Modest U.S. Hiring and Slow Wage Gains Keep Wall Street Happy
WASHINGTON (AP) – Hiring by U.S. employers slowed a bit as 2017 ended and pay growth was sluggish. Yet that’s actually how investors, at least, like it.
The unspectacular pace of job growth and wage increases is welcome news for financial markets because if the numbers were much higher, investors would grow concerned that the Federal Reserve might accelerate its interest rate hikes to ward off potential increases in inflation. Higher rates, in turn, could slow the economy and send stocks down.
Investors again sent stock prices higher Friday, one day after the Dow Jones industrial average broke through the 25,000 mark for the first time.
Your Paycheck May Be Going Up Soon Because of Tax Cuts
WASHINGTON (AP) – Millions of working Americans should start seeing fatter paychecks as early as next month, as a result of the recent tax cuts recently passed by Congress. But the precise timing hasn’t been fixed yet. And some employees should be aware that less money withheld doesn’t necessarily mean that their tax burden will shrink next year.
Border Inspections of Electronic Devices Hits Record High
WASHINGTON (AP) – The government inspected a record number of international travelers’ electronic devices last year, expanding a practice that has drawn alarm from privacy advocates. U.S. Customs and Border Protection says it inspected 30,200 phones and other electronic devices in fiscal year 2017 — a nearly 60 percent spike from 2016. The government says the spike is due, in part, to the fact that people now carry more devices, often several at a time.
Alaska May Open Up Again For Oil Leasing, But Risks Linger
ANCHORAGE, Alaska (AP) – The Trump administration is pursuing petroleum lease sales in Arctic waters but an analyst says potential bidders may find other areas more attractive. Interior Secretary Ryan Zinke on Thursday proposed a wide range of petroleum lease sales in U.S. waters including 19 in Alaska and six within Arctic waters. The director of the University of Michigan Energy Institute, Mark Barteau, says oil companies may consider the challenges of Arctic offshore oil exploration and choose to invest elsewhere.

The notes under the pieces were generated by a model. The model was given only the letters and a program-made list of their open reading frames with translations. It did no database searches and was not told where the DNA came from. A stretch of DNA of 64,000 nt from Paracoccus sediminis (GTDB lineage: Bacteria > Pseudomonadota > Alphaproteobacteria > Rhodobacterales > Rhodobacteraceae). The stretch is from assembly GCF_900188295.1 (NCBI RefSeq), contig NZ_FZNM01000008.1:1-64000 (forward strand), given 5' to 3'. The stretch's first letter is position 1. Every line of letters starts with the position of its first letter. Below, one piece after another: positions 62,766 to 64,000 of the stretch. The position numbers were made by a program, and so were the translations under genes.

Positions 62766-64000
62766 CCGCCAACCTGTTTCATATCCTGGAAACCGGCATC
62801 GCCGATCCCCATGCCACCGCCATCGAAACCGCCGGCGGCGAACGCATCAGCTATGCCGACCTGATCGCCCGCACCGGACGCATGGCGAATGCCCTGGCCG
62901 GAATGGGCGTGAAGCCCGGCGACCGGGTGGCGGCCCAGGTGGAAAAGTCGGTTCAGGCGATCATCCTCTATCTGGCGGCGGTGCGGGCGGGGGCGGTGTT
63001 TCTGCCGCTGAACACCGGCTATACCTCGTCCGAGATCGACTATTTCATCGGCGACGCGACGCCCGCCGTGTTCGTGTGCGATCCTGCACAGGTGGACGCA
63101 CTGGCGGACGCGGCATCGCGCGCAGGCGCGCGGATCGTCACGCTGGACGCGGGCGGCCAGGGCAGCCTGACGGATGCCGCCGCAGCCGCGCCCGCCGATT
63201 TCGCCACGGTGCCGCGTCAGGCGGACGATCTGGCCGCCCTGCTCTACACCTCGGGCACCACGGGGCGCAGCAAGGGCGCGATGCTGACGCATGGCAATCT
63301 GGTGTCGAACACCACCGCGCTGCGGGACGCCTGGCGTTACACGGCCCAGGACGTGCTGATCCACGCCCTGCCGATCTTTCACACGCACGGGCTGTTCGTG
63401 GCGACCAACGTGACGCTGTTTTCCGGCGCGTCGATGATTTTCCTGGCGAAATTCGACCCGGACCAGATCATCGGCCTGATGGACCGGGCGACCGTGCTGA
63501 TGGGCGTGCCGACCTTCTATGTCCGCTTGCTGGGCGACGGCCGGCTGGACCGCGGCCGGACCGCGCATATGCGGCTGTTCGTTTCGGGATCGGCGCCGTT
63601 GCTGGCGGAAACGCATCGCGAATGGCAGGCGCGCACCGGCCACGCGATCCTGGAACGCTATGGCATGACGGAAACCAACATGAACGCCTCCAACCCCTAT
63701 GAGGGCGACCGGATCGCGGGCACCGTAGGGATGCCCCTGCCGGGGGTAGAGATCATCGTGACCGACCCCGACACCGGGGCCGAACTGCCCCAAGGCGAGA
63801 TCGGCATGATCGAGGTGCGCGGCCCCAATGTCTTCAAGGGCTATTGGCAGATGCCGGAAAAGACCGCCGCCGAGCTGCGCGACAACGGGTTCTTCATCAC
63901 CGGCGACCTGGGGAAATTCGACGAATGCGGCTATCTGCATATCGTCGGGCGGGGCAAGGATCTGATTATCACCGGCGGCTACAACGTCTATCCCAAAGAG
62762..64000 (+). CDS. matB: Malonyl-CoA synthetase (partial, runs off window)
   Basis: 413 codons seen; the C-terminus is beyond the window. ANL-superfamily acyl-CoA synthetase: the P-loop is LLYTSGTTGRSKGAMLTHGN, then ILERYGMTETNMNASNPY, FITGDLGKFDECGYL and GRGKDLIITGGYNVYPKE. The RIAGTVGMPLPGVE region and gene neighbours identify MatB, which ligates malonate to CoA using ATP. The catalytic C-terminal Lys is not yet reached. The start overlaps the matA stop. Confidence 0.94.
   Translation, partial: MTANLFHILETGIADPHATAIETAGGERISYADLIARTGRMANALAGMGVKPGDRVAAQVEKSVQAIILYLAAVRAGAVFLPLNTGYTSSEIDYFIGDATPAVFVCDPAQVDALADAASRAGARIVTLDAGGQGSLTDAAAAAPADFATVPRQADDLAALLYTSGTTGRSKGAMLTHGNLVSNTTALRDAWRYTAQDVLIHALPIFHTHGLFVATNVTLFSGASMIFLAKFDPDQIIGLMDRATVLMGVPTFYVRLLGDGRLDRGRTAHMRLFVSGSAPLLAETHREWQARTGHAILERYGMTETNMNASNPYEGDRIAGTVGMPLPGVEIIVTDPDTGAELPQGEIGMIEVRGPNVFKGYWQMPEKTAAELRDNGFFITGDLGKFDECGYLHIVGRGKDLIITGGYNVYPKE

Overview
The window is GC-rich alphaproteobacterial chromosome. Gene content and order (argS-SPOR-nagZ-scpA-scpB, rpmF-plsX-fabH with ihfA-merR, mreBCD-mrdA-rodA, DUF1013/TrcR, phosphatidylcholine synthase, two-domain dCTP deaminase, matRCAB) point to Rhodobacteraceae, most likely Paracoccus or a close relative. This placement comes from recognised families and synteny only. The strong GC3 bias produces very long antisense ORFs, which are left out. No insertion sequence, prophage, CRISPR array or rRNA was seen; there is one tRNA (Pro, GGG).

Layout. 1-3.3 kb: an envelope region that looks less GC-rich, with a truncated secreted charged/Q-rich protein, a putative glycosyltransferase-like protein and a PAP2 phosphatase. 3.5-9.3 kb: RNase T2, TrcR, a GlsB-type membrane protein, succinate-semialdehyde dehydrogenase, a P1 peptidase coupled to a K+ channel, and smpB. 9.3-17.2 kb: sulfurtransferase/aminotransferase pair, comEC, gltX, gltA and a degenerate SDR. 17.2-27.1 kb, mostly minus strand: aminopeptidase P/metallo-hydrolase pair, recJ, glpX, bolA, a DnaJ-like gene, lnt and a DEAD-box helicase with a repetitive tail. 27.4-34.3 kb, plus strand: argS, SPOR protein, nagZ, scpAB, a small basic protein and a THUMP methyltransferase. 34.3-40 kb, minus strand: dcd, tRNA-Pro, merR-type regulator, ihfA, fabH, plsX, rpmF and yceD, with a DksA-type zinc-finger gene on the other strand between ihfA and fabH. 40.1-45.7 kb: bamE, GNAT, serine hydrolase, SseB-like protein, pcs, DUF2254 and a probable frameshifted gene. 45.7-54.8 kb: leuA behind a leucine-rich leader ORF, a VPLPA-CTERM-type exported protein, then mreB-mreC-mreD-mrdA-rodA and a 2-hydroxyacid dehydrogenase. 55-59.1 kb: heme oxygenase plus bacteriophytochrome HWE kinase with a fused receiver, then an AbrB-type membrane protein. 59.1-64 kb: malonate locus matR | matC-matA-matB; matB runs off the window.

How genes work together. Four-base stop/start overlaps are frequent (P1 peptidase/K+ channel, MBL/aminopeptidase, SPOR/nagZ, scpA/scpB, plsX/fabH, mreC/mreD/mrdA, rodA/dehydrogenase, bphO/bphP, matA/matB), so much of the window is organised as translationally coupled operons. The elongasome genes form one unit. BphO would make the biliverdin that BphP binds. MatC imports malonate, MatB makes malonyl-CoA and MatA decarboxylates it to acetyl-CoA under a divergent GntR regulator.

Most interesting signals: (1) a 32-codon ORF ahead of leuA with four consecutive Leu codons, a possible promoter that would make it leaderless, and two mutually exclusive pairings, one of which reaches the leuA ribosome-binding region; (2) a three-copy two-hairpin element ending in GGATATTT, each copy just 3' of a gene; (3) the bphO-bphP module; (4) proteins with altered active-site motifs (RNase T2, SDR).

Transcripts Show Fed Divided In 2012 Over Bond Purchases
WASHINGTON (AP) – Transcripts released Friday show sharp divisions inside the Federal Reserve in 2012 over the need for a third round of bond purchases to boost a lagging economy. The doubters, including the presumed incoming Fed chair Jerome Powell, expressed fears that the risks outweighed what they believed would be small benefits. Even then-Fed Chairman Ben Bernanke, who was pushing for the move, conceded that whatever action the Fed took was “going to be a shot in the proverbial dark.”
Takata Adds 3.3 Million Air Bag Inflators to Massive Recall
DETROIT (AP) – Japanese air bag maker Takata is recalling an additional 3.3 million faulty air bag inflators as it expands the largest automotive recall in U.S. history.
The latest recalls cover frontal air bags in certain 2009, 2010 and 2013 vehicles made by Honda, Toyota, Audi, BMW, Daimler Vans, Fiat Chrysler, Ford, General Motors, Jaguar-Land Rover, Mazda, Mercedes-Benz, Mitsubishi, Nissan, Subaru and Tesla. Automakers will provide specific models in paperwork that will be filed later this month with the National Highway Traffic Safety Administration.
Notices of the expanded recalls were posted Saturday on the agency’s website.
Takata uses the chemical ammonium nitrate to create a small explosion and fill air bags quickly in a crash. But the chemical can deteriorate when exposed to high humidity and temperatures and burn too fast, blowing apart a metal canister. That can hurl hot shrapnel into unsuspecting drivers and passengers.
At least 20 people have been killed worldwide and more than 180 injured.
African-American Unemployment Hit Record Low in December
WASHINGTON (AP) – Years of steady hiring and economic growth have delivered a cumulative benefit for at least one group that hasn’t always shared in America’s prosperity. The unemployment rate for African-Americans reached 6.8 percent in December, the lowest level since the government began tracking such data in 1972.